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Kitchen Gardening

Raised Bed Pest Cover

If you have a raised bed garden, here’s an “add-on” you can build to keep most pests from munching on your plants. You’re basically building a “lid” that fits on top and inside your existing raised bed. The idea is simple: if butterflies can’t get to your plants, they can’t lay the eggs on the leaves, which then turn into caterpillars that enjoy having them for lunch.

Here are the supplies you’ll need:

1. Plywood strips 1″ x 2″ x 8′ (The quantity will be determined by how many covers you’re making and how big your raised beds are)
2. Wood screws (I grabbed a box of #8 1-1/2″, 100 in a box)
3. White lace “screen” fabric (you can score some of this at a fabric/cloth store)
4. Thread
5. Screen door handles for easier moving (optional)

And the tools you’ll need:

1. Electric drill
2. Screwdriver (electric or manual)
3. Staple gun
4. Measuring tape
5. Scissors or knife

Building instructions:

Step 1. Before you head to the home center to get the wood strips, measure the INSIDE width and length of your raised bed(s). You don’t need to go right to the edge… leave a little wiggle room. Remember, you will be DOUBLING that length of wood, one for the top of the frame and one for the bottom. Then decide how tall you want the cover. You will be multiplying this length by 4 (for the 4 corners).

The total of these measurements will determine how much wood strips you will need. For example, since my raised beds are 5 feet square, I needed eight of the eight-foot strips; 4 for the top and 4 for the bottom. For each 8-foot piece I cut, I had a 3-foot piece left over. Since I decided to make my cover 2 feet tall, I could use the four 3-foot leftover pieces for the sides.

The photos should make this more understandable if it isn’t at this stage.

IMPORTANT NOTE: Remember to compensate for the thickness of the wood strip when cutting the length pieces. I almost discovered this precaution the hard way.

Step 2. Once you have cut your eight pieces for the top and bottom, drill pilot holes for the screws and screw the four pieces together.

Step 3. Take the “frame” to your raised bed to make sure your measurements were correct. If they’re not, NOW is the time to find this out, rather than after you’ve completely built it (d’oh!).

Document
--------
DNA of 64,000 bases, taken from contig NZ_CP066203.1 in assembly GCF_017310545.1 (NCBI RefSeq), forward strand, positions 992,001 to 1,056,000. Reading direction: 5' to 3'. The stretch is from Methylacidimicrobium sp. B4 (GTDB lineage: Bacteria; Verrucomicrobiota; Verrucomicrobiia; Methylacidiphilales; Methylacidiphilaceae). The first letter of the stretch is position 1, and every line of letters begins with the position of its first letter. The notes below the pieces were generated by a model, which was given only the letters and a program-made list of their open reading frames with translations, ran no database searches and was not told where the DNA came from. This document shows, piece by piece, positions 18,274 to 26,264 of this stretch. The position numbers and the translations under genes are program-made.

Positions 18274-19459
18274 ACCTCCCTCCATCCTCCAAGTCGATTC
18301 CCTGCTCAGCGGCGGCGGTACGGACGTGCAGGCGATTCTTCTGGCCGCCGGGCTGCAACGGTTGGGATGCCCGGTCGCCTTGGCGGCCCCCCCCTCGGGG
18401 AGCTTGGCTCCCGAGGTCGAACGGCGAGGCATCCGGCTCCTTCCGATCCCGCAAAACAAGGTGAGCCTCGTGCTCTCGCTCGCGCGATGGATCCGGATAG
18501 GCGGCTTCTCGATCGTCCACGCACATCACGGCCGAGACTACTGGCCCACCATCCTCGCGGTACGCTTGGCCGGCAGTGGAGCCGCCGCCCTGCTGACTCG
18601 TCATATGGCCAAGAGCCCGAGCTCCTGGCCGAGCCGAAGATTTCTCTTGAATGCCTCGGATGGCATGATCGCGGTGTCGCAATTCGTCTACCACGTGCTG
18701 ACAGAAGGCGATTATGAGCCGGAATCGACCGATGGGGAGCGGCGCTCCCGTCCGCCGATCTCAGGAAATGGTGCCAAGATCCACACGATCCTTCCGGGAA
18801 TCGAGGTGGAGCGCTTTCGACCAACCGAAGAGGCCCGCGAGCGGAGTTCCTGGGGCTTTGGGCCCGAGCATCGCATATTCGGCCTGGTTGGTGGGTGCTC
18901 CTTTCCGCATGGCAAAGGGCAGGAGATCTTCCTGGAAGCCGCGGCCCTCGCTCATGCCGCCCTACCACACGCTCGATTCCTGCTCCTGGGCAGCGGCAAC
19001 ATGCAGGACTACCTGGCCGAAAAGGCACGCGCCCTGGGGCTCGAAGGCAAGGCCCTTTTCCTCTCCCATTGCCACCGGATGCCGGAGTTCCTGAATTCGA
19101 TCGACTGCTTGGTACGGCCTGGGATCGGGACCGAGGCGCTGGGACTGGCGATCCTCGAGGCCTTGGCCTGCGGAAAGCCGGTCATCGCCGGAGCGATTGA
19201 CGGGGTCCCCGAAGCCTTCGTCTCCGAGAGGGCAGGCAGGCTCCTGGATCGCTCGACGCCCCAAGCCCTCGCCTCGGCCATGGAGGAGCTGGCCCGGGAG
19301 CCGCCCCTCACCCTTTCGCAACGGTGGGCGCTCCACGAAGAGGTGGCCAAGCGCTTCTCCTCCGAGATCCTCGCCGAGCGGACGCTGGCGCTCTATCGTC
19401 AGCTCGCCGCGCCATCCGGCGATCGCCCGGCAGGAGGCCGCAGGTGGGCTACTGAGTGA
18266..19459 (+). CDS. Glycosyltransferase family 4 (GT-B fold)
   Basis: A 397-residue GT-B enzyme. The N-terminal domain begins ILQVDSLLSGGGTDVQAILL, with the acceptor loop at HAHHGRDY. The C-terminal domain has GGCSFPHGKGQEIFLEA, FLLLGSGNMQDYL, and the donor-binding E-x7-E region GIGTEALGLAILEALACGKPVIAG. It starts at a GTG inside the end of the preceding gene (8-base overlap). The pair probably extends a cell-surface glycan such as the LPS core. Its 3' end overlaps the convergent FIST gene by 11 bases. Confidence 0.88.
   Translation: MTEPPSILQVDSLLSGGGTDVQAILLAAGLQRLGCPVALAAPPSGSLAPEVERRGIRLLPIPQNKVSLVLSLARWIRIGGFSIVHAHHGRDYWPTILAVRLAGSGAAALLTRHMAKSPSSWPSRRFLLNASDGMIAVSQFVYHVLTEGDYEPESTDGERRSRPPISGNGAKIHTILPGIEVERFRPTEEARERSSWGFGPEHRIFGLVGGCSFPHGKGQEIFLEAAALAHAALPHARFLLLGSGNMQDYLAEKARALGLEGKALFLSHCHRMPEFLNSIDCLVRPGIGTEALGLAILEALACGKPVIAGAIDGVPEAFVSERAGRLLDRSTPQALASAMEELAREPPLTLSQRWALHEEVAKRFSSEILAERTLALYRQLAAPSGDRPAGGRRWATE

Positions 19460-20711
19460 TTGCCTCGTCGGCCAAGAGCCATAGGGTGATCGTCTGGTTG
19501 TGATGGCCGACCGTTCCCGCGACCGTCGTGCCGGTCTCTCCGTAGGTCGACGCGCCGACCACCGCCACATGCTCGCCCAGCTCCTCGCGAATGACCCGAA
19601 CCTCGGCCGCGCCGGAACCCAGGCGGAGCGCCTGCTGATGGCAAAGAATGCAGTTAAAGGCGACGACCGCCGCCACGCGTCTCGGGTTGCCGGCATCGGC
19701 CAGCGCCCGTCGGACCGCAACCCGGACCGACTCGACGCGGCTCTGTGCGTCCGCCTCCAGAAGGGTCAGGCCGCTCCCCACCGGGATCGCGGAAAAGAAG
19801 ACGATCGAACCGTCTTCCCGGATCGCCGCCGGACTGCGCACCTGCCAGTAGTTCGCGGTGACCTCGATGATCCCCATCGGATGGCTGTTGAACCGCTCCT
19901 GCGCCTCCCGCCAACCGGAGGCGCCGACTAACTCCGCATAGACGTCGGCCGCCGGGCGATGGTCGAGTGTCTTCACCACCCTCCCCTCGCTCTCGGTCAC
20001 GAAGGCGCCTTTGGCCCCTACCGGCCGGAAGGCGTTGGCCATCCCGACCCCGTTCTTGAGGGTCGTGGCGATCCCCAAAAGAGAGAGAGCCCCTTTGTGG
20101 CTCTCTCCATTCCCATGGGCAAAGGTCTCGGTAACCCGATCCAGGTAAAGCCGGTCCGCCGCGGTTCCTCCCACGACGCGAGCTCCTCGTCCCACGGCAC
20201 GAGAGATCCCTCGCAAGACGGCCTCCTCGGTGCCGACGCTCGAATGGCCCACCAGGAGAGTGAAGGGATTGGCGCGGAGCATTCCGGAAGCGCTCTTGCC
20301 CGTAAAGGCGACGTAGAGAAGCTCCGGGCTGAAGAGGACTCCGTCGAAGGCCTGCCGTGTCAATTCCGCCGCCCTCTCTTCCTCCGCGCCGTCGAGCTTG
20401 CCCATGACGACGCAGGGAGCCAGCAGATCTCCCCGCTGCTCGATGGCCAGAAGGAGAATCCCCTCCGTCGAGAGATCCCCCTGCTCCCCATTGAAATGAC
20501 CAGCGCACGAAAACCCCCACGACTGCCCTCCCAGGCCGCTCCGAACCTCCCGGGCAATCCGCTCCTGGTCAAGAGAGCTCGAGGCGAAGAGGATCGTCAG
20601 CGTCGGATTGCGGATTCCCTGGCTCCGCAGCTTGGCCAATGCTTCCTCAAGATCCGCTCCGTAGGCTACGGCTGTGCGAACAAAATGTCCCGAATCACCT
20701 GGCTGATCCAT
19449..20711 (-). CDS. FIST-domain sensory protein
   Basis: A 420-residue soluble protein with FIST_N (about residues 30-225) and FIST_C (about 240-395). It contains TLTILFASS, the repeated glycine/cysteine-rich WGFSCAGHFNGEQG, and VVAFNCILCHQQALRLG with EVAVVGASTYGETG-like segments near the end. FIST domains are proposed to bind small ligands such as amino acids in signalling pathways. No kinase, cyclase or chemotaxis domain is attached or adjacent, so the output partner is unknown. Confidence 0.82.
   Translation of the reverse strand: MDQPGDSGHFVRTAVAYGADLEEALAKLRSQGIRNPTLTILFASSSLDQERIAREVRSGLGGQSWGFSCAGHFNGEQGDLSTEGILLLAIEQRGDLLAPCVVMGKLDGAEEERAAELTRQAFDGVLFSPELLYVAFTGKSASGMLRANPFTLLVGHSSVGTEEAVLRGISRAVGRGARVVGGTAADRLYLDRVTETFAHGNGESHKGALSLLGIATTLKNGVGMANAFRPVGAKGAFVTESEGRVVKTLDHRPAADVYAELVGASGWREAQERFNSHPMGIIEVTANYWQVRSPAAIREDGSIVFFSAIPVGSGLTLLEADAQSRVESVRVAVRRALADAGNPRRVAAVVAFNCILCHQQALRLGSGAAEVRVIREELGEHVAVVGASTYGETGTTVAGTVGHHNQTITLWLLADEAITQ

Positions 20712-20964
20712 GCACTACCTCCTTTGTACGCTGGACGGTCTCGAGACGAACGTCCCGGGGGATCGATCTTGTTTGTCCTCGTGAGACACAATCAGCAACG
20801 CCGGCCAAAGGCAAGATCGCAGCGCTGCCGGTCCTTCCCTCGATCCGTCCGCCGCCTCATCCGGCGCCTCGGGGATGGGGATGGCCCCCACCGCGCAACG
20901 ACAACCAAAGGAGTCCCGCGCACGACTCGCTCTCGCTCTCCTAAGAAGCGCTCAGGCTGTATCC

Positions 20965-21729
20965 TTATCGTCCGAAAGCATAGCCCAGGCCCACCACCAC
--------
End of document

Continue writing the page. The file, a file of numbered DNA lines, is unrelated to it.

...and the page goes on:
Step 4. If all is well, you can repeat Step 2 for the second frame.

Step 5. Screw the four side pieces to one of the frames.

Step 6. Turn the frame with side pieces over and line it up with the other frame below it. Again, screw in the side pieces to that one. You should now have the completed frame, ready for covering.

Step 7.
This step may be optional for you depending on the size of your raised bed(s). In my case, since the width of the fabric wasn’t wide enough to cover the top and two side areas, I had to do it in two pieces. I needed something to staple/anchor the two sections of fabric to on the top. For this I cut another eight-foot piece and screwed it in halfway between two of the parallel sides on the top.

Step 8. Taking your fabric, cover the top and sides of the cover, anchoring it with staples. As you are stapling it to each side, pull the cloth in order to make a tight fit.

Step 9. Using thread, sew the two sides of cloth together if you need them to overlap. Again, this step may be optional.

Step 10. Attach two screen door handles on the top to assist you in lifting/moving the frame (optional)

Your “pest cover” is now ready for active duty, acting as a shield to protect your plants from bugs, birds, etc. Good luck!

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Comments

  1. Noniajefferson 02/28/2020

    I made the cover for my raised bed garden with metal planks and welding. It is much more difficult to do, but the construction is much more reliable. Neither wind nor rain are terrible for such a cover. Although, it is very inconvenient to store. This is a huge minus. I think even write a review on my cover for https://makeitcovered.com/. Is he worthy of calling the best cover? I really don’t know. Although, there are a lot of reviews on covers for home. Mine is pretty good enough. Greg, why don't you write about your case? Handmade covers - it's cool.

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